{ subscribe_url:'//blogs.loc.gov/share/sites/library-of-congress-blogs/international-collections.php' }

Reminders of Plantagenet Power in Today’s Nouvelle-Aquitaine, France

(This post is by Megan O’Connor, intern, European Division. She became intrigued by the ties the English rulers had with Aquitaine.) 

The name “Aquitaine” has been used for at least two millennia to describe an area that has changed its borders a number of times in what is now southwest France. In Roman times “Aquitania” extended from the Pyrenees to the Garonne River and beyond as an administrative district. Currently, Nouvelle-Aquitaine is an administrative region formed in 2016, and whose capital city is Bordeaux.

Perhaps the most romantic individual associated with the region is Eleanor of Aquitaine (Aliénor d’Aquitaine 1122-1204). It was through her marriage that Aquitaine came to be within the control of the English monarchy from the 12th to the 15th centuries. Today, one can find sites in Nouvelle-Aquitaine that are the physical reminders of the once strong aristocratic connections between Southwestern France and England.

An artist’s rendering of Eleanor of Aquitaine from “The Queens of England and Their Times.” p. 59.

 

Between the 10th and 12th centuries, Aquitaine was ruled by the House of Poitiers, so named because the Dukes of Aquitaine were also the Counts of Poitou. In 1137, Eleanor of Aquitaine inherited the Duchy from her Father, Duke William X. As the consort of Louis VII of France, with whom she had two daughters; Eleanor was queen of France 1137-52. She left Louis in 1152 to marry Henry Plantagenet (1133-89), count of Anjou and duke of Normandy, who thus gained control of Aquitaine through his marriage to Eleanor. With the power gained from his holdings, Henry was ideally positioned to claim the English throne, and was crowned Henry II of England in 1154. Two of Henry’s and Eleanor’s eight children became kings of England: Richard I “the Lionheart” and King John “Lackland.” After remaining an English territory, reaching its largest size in the mid to late 1300s, Aquitaine was secured by France in the mid-1400s.

 

 

Eleanor of Aquitaine’s first husband, Louis VII of France, “Recueil des roys de France” p. 92.

Eleanor of Aquitaine’s second husband, King Henry II of England, “The Pastyme of People.”

There are still many places in France where one can see evidence of the English monarchy; three structures within Nouvelle-Aquitaine are discussed in this post. Two are located in the city of Poitiers, the Poitiers Cathédrale Saint-Pierre and the former Palais de Justice, once the residence of the Counts of Poitou. The third, Château des Rois-Ducs, is located in Sauveterre-la-Lémance, part of the Lot-et-Garonne administrative area within Nouvelle-Aquitaine. These three structures provide glimpses into the world of changing power dynamics and borders that defined the Plantagenet presence in modern France.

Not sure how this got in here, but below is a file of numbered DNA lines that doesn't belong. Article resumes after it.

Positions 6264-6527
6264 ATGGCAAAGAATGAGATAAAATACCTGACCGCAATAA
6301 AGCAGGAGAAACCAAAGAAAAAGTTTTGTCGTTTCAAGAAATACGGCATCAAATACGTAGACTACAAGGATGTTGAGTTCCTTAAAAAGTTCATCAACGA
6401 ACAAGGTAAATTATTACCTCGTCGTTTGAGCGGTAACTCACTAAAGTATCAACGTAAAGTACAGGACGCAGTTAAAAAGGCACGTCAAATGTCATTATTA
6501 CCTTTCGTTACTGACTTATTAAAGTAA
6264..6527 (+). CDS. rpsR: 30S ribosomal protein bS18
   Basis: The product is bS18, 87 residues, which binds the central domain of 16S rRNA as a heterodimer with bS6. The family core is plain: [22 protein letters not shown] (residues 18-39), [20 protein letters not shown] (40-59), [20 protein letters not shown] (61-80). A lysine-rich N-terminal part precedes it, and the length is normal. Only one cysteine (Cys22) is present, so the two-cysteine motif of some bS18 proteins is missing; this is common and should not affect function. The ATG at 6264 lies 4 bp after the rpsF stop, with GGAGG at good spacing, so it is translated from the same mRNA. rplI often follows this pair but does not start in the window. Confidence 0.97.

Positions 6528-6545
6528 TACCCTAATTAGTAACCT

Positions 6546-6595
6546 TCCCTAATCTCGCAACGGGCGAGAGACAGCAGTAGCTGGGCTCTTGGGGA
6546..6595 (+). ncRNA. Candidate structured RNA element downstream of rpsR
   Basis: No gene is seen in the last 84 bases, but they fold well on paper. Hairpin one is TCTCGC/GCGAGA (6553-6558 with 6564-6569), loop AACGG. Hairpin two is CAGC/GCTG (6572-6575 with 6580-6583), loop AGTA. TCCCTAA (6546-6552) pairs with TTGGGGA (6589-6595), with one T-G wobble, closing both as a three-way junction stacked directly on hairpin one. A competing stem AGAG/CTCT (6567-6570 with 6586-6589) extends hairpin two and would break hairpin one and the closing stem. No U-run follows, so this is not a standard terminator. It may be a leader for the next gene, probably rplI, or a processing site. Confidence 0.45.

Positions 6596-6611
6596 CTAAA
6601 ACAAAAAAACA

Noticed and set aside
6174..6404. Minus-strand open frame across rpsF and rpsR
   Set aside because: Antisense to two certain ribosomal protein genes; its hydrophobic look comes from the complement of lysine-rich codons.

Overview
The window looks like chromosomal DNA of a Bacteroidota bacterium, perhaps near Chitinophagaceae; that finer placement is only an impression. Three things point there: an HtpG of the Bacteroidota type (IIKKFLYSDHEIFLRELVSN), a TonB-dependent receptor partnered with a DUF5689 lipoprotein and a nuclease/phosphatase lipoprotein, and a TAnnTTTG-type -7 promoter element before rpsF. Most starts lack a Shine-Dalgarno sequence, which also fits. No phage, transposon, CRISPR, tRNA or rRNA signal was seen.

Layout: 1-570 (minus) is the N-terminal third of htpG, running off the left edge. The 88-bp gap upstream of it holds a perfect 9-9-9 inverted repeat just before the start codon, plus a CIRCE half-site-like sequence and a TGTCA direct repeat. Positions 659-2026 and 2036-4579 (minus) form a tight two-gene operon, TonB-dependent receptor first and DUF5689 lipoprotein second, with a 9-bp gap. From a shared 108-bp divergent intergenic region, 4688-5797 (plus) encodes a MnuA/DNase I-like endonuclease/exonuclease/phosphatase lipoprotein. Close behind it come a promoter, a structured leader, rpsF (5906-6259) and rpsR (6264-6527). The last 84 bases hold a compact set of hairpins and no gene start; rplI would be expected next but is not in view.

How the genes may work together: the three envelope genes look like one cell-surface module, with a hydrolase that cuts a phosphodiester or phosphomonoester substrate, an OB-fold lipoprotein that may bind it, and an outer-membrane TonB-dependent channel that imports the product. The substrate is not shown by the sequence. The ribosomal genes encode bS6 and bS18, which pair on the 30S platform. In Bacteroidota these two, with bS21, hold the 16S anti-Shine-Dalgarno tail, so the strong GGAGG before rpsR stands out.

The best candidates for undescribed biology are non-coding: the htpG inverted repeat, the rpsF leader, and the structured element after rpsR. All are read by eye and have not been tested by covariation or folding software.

The Plantagenets are associated with a style known as Gothic Angevin architecture—after the city of Angers in Anjou, a region of which King Henry II was Count from 1154-89. This style bridges the transition from the Romanesque to Gothic styles in architecture and is evident in the Poitiers cathedral. Henry II and Eleanor of Aquitaine were married in 1152 at the church that was previously in the location of the present-day cathedral. The couple are thought to have been involved in the construction of the cathedral, but it is not clear to what extent the two had a hand in its creation. Work on the church is believed to have begun in the latter half of the 1100s and continued for around two hundred years.

West side of Poitiers Cathedral. From “Les sculptures de la cathédrale Saint-Pierre de Poitiers,” Plate XIII.

The cathedral and its contents bridge the centuries that have passed since the days of Eleanor and Henry. The king and queen are thought to be portrayed in the stained glass windows, and they are also believed to have donated windows to the cathedral. Their potential contributions may be observed in the east end of the church. The building’s original stained glass windows are notable, they are similar to ones found at the cathedral in Bourges. The cathedral itself has structural elements from different eras in building design. These elements, remnants of Henry and Eleanor’s personal influence, highlight the lasting impact of the Plantagenets in Poitiers.

Eleanor is thought to have stopped in Poitiers with her first husband soon after they married. For a long time, the palace in Poitiers was home to the Counts of Poitou, who were also the Dukes of Aquitaine. Eleanor stayed there with both of her husbands. The great hall, called the Salle des Pas Perdus, was built when Eleanor of Aquitaine had control of the region. The room has subsequently been renovated over time, and the building held a variety of roles between Eleanor’s additions and the French Revolution. The building was later used as a courthouse, or Palais de Justice, until 2019.